George Taber, a young correspondent for Time magazine stationed in Paris, got wind of the event from a routine press release. On a Monday afternoon in May, with nothing better to do, he strolled to the InterContinental Hotel, just around the corner from the Time bureau on the Champs-Élysées. He knew before he got there that, if the French won this thing as expected, there would be no story to publish — not newsworthy. But, hey! A glass or two of free wine was in the offing.
George was the only journalist who showed up. Then the unthinkable happened. The French experts — restauranteurs, sommeliers, critics, the priests of Michelin-starred temples of haute cuisine who couldn’t see the labels on the wines they were swirling, sniffing, sipping, slurping, and spitting — scored themselves right out of their reputations. Sacré bleu!
It was a story after all. Taber filed his copy. It ran as a four-paragraph column hidden in the magazine’s “Modern Living” section next to an ad for automobile tires. Time’s editors in New York didn’t actually grasp its significance when it came over the transom; it was filler, extra column space given to an expatriate reporter. It was the kind of story that gets “bumped” when news deemed more important comes along: a plane crash, the death of a statesman, a celebrity divorce. But George’s little blurb made it into print. And it “went viral” long before there was an Internet, cyberspace, or social media. People heard it through the grapevine, abuzz with a David Kills Goliath story. A simple wine tasting begat the spit heard ’round the world. If it hadn’t been for Taber’s idle curiosity on a slow news day, no one would have ever known what happened. The French sure as hell weren’t going to talk about it.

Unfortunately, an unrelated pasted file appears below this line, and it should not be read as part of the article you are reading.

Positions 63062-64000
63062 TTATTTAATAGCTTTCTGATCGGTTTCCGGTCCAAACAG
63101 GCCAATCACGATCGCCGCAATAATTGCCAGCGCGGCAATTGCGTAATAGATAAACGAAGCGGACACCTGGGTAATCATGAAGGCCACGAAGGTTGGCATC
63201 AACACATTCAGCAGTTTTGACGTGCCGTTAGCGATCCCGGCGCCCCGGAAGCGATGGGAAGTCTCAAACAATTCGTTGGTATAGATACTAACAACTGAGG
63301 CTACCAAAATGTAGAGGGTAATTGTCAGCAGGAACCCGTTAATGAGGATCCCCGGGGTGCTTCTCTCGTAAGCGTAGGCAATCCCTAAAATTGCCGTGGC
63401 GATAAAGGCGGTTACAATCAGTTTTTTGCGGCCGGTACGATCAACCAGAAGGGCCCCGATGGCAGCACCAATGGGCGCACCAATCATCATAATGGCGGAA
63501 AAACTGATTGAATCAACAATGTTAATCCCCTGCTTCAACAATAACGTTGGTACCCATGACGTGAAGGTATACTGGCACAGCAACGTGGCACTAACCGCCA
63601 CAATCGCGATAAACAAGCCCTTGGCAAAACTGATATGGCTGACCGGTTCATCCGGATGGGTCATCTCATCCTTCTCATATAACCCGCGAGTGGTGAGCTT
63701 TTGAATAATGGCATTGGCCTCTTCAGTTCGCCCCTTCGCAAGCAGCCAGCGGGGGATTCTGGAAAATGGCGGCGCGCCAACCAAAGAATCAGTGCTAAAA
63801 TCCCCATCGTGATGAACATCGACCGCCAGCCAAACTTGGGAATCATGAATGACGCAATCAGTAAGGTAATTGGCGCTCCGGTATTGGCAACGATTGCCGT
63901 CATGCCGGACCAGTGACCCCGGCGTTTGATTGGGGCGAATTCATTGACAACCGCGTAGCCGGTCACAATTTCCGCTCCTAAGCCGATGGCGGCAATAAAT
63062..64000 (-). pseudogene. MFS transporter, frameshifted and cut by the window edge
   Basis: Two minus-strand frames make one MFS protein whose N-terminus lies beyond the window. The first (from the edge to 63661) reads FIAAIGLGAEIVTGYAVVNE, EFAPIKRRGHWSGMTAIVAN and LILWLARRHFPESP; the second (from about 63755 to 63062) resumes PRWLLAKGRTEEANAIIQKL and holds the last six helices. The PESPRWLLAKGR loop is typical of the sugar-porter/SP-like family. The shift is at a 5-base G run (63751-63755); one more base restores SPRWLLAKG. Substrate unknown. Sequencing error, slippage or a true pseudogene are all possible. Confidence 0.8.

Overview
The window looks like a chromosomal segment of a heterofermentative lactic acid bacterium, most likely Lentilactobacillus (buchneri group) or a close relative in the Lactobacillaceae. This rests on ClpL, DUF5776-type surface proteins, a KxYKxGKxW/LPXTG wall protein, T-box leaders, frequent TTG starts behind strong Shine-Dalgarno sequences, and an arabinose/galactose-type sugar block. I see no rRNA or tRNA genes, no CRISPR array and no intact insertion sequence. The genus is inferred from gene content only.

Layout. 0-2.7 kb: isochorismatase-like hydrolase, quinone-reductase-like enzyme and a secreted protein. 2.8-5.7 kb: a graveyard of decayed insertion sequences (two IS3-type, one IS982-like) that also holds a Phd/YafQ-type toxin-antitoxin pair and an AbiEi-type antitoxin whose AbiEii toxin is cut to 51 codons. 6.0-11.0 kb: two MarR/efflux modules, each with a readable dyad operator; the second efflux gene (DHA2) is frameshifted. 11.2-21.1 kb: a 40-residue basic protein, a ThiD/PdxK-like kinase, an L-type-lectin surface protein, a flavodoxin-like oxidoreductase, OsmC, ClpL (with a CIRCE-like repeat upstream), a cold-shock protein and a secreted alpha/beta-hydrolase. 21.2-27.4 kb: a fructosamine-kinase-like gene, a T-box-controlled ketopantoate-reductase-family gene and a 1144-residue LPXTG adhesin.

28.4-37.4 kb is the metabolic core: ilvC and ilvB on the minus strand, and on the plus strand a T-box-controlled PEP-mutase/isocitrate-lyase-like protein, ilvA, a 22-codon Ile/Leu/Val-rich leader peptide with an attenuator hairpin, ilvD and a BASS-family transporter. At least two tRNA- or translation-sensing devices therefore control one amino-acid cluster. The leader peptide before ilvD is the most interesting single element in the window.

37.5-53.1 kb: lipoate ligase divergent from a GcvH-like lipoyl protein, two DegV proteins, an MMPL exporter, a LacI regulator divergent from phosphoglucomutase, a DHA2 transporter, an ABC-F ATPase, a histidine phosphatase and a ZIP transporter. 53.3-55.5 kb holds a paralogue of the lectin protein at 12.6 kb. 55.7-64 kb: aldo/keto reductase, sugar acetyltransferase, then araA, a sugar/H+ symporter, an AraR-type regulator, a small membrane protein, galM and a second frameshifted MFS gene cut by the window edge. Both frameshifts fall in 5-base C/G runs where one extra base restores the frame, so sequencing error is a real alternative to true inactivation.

Decades later, in 2005, Taber’s book, The Judgment of Paris, described what happened in authoritative detail. On its heels, in 2008, came a fictionalized movie, Bottle Shock, starring Chris Pine, Alan Rickman, and Bill Pullman. Wine pairs well with cheese. This cheesy account would more aptly be titled Bottle Schlock. Grgich was characterized more loosely than the thirteenth cork in a case, not mentioned by name but scripted as a conflation of California-blonde hippie chick, intellectual Mexican hired hand, and prodigal pothead son of Montelena’s owner, Jim Barrett. . . engaged in a love triangle. Winiarski escaped portrayal altogether.
My stay in Wine Country lasted three months. It was a social adventure as much as a photo safari. In those days, to go wine tasting in the Napa Valley meant dropping by to visit an unfamiliar “chateau” and being invited to share a sip with the proprietor, long before hospitality and business were ever used in the same sentence. Buy a few bottles or a case and he might proudly show you around the place. The commercialization and touristification of wine tasting and a rivalry with Las Vegas for attracting wedding parties were years away.